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J Clin Pharm Ther. 2015 Apr;40(2):135-43. doi: 10.1111/jcpt.12235. Epub 2014 Dec 4.

Phytocannabinoids and epilepsy.

Author information

1
Department of Neuroscience and Behavior, Ribeirão Preto Medical School, University of São Paulo, Ribeirão Preto, Brazil.

Abstract

WHAT IS KNOWN AND OBJECTIVE:

Antiepileptic drugs often produce serious adverse effects, and many patients do not respond to them properly. Phytocannabinoids produce anticonvulsant effects in preclinical and preliminary human studies, and appear to produce fewer adverse effects than available antiepileptic drugs. The present review summarizes studies on the anticonvulsant properties of phytocannabinoids.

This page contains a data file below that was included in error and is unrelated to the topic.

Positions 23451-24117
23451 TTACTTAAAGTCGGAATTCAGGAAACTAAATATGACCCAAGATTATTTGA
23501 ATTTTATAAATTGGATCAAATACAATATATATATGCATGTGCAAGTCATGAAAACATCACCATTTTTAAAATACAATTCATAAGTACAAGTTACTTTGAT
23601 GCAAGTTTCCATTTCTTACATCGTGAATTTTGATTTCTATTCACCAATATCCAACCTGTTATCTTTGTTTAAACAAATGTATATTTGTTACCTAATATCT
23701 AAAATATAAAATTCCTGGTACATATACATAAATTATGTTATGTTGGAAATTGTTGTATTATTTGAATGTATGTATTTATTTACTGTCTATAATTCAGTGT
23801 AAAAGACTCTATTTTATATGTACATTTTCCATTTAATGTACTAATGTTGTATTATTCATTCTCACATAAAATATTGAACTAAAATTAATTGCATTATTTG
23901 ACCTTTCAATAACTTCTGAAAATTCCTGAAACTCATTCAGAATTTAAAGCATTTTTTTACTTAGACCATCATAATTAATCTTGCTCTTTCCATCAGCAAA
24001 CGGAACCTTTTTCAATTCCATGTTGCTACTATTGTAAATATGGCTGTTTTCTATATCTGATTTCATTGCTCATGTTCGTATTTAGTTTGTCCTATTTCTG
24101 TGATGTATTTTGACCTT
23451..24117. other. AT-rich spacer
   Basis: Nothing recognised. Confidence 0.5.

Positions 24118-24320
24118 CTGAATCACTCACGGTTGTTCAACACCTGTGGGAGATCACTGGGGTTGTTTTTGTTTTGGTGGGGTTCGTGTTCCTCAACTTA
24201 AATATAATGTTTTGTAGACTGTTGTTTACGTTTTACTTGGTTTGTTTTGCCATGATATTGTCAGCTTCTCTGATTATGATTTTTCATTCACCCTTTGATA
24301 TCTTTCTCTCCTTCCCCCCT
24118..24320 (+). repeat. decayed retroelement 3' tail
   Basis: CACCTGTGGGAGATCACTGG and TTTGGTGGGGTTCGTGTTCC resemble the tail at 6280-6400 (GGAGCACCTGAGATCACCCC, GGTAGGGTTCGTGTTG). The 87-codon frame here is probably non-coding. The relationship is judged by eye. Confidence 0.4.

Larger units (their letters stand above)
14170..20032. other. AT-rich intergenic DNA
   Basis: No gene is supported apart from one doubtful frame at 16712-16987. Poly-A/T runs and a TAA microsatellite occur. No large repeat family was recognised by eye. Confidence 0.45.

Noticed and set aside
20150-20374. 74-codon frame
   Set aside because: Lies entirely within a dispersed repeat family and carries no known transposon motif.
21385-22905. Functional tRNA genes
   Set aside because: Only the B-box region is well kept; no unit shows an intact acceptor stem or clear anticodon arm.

METHODS:

Literature search using the PubMed database to identify studies on phytocannabinoids and epilepsy.

RESULTS AND DISCUSSION:

Preclinical studies suggest that phytocannabinoids, especially cannabidiol and cannabidivarin, have potent anticonvulsant effects which are mediated by the endocannabinoid system. Human studies are limited in number and quality, but suggest that cannabidiol has anticonvulsant effects in adult and infantile epilepsy and is well tolerated after prolonged administration.

WHAT IS NEW AND CONCLUSION:

Phytocannabinoids produce anticonvulsant effects through the endocannabinoid system, with few adverse effects. Cannabidiol and cannabidivarin should be tested in randomized, controlled clinical trials, especially in infantile epileptic syndromes.

KEYWORDS:

cannabidiol; cannabinoids; delta-9-tetrahydrocannabinol; epilepsy; seizure; treatment

PMID:
25475762
DOI:
10.1111/jcpt.12235
[Indexed for MEDLINE]

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